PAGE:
Dumont man among dead at Va. Tech; police identify the shooter

The Record 

Tuesday, April 17, 2007


DUMONT -- Matt La Porte's bearing was obvious from a young age.

He would address elders as ma’am and sir, said Marie Grieco, who has lived next door to La Porte's family in Dumont for more than 20 years.


“Listen up, Matthew, I’m Mrs. Grieco," she'd say to him. "You don’t have to call me ma’am.’”

But that was Matt's way, those who knew him said.

Although La Porte, 20, spent much of his childhood away at school, the news that he was among those confirmed dead in yesterday's massacre at Virginia Tech has shaken the community.

"You think in a small town like this that nothing happens. And you expect to go away to college and have a wonderful experience,” said Lauren Beach, 21, who lives across Medford Street from the La Porte family.

“I had goose bumps and tears in my eyes,” said Jen Oliver, who has lived on the block for 14 years. “I put my own son in his place and immediately thought of [La Porte's parents]. What parent would want that phone call?”

During summers home from boarding school, La Porte biked to a lifeguarding job at the Cresskill Municipal Pool. In the fall, on his way back to school, he could be seen leaving home in a crisp blue uniform and military cap.

La Porte was one of two recent graduates from Carson Long Military Institute in Pennsylvania, enrolled at Virginia Tech, where he was a sophomore. The other student, a freshman, lived in the same dormitory where the initial attack took place yesterday morning, said Lt. Colonel David Comolli.

A flag in the middle of the boarding school's campus flies at half-staff today.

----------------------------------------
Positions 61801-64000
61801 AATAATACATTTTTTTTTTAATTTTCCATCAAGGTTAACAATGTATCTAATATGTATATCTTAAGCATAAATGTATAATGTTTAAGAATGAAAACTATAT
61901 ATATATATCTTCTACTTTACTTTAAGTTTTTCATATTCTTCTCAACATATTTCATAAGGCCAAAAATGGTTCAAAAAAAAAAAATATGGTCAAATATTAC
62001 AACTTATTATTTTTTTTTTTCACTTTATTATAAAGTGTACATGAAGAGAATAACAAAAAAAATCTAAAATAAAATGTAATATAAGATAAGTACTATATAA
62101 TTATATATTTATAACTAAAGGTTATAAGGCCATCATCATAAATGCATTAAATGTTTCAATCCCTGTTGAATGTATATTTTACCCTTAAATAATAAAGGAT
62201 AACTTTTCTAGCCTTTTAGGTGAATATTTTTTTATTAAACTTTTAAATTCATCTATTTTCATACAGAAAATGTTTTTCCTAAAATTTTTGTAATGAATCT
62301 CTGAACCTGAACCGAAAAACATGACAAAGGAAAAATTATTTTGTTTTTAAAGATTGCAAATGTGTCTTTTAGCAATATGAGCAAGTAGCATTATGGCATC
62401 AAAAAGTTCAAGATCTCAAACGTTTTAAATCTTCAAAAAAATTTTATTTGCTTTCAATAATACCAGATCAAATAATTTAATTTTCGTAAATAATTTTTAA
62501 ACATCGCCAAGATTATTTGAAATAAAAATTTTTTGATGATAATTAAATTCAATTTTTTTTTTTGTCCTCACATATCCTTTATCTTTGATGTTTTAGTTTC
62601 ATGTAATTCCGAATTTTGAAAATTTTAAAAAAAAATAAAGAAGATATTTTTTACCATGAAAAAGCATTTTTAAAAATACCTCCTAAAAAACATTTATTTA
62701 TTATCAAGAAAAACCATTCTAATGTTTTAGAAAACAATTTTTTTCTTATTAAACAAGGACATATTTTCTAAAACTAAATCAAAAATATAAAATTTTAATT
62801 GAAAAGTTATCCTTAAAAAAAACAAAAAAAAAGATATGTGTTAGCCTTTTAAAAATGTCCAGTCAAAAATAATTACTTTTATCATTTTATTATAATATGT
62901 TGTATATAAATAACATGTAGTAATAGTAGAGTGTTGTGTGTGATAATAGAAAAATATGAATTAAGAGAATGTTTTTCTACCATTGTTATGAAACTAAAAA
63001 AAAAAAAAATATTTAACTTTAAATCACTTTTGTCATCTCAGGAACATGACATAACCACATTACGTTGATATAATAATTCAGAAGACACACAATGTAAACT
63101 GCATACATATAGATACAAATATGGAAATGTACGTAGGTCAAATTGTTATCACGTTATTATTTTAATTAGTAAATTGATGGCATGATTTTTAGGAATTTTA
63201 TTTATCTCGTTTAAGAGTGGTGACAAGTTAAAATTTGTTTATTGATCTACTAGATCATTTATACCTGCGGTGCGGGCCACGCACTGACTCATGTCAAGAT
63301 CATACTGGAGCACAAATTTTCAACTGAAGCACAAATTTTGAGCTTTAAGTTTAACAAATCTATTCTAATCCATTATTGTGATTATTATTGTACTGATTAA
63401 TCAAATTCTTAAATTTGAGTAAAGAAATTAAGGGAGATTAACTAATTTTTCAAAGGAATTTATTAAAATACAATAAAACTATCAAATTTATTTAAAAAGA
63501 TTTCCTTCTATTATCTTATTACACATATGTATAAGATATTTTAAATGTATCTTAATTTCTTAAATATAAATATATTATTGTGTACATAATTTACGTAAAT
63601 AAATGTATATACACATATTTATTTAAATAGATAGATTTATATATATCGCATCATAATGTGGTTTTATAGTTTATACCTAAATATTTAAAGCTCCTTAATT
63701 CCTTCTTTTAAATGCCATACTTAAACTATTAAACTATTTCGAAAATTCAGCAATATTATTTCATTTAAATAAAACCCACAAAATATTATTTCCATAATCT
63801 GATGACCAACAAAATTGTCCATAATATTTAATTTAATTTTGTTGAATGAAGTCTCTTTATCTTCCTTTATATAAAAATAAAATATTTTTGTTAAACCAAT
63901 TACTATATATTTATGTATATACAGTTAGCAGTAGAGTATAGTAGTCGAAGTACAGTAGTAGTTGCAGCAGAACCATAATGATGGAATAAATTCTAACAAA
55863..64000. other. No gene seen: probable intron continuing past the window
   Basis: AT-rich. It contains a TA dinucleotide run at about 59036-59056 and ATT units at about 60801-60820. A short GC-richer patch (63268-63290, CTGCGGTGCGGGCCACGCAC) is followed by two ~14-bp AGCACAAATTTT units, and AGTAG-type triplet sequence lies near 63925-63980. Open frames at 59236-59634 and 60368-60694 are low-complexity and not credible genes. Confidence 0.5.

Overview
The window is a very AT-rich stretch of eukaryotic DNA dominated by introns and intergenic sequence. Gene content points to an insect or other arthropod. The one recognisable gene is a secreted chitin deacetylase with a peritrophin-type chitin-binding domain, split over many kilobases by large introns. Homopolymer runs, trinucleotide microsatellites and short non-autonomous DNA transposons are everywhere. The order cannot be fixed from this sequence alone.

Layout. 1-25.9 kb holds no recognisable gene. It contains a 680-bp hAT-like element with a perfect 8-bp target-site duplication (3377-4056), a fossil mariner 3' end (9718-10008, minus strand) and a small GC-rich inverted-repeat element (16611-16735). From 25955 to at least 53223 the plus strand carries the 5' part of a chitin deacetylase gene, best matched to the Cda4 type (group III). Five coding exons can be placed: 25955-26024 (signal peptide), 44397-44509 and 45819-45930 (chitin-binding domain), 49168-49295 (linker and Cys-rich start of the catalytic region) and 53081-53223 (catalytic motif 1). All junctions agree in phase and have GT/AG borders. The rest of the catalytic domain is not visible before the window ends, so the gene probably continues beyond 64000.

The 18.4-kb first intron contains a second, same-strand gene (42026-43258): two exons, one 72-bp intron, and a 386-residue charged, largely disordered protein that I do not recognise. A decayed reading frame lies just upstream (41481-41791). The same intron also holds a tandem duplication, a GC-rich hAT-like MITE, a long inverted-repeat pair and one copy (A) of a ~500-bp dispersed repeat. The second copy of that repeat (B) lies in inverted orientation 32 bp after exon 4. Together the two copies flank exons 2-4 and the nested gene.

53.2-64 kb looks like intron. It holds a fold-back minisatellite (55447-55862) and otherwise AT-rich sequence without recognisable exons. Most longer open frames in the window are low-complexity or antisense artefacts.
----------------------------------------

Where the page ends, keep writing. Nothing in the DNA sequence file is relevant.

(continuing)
“Matthew was an exemplary student at Carson Long whose love of music and fellow cadets were an inspiration to all on campus,” the school said in a statement.

"We'll likely have a memorial service in the chapel on Friday," said Colonel Carson Holman, spokesman for the New Bloomfield, Pa., school.

Holman described La Porte as a hard-working and active student who graduated third in the Class of 2005.

He served for four years on the drum and bugle corps and was a member of the color guard, glee club and baseball and soccer teams.

Yet at the same time, he made honor society five of his six years there. He graduated as a member of the National Honor Society and, because of his achievements, earned the Emerging Leader Scholarship from the Virginia Tech Corps of Cadets.

"He was really, truly a good and pleasant boy. It's an absolute tragic thing for all of us," Holman said. "A lot of our faculty members knew him and worked with him, and we all feel very sad. There are a number of students here that seem to be hit pretty hard."

On his MySpace page, La Porte described himself as a music and military buff. He attended Carson Long from 1999 to 2005.

He listed his favorite movies as "Braveheart" and "The Matrix," but he was also a fan of literary classics -- among them, "The Great Gatsby", "1984" and "Brave New World."

The La Portes – including parents Joe and Barbara and sister, Priscilla, a senior at Paramus Catholic High School – have regularly attended church together at nearby Sacred Heart in Haworth, neighbors said.

The family had discussed relocating to Virginia someday, Grieco said.

"They were looking for homes in Virginia," she said. "We were always talking about what we’ll do when we retire.”

Earlier today, Dumont Police Chief Brian Venezio read a statement from the family.

“Heartfelt thanks to all the friends, family and community people that have shown their support in this tragic time,” the family said.

“They are very private people,” the chief said. “As you could guess, it’s quiet a shock, and it appears they are suffering greatly.”

Venezio said the family learned about the death sometime last night from a commander at the Virginia Tech Corps of Cadets. Later last night, Virginia State Police notified borough police, who then called the family once more.

As a youngster, La Porte participated in Little League and Boy Scouts in Dumont. He had aspirations to become an Air Force officer someday, Venezio said.

In his 2005 senior oration, La Porte gave heartfelt thanks to the school staff and his family.

“Thank you, Priscilla, for accepting me as your brother…And finally, to my parents: [I'm] sorry if I ever disappointed you. You’ve been relentless and persistent, putting your all into me. "I love you. Dad, I hope that I’ve become a man in your eyes, and that whatever I do in life, you are proud of me.”

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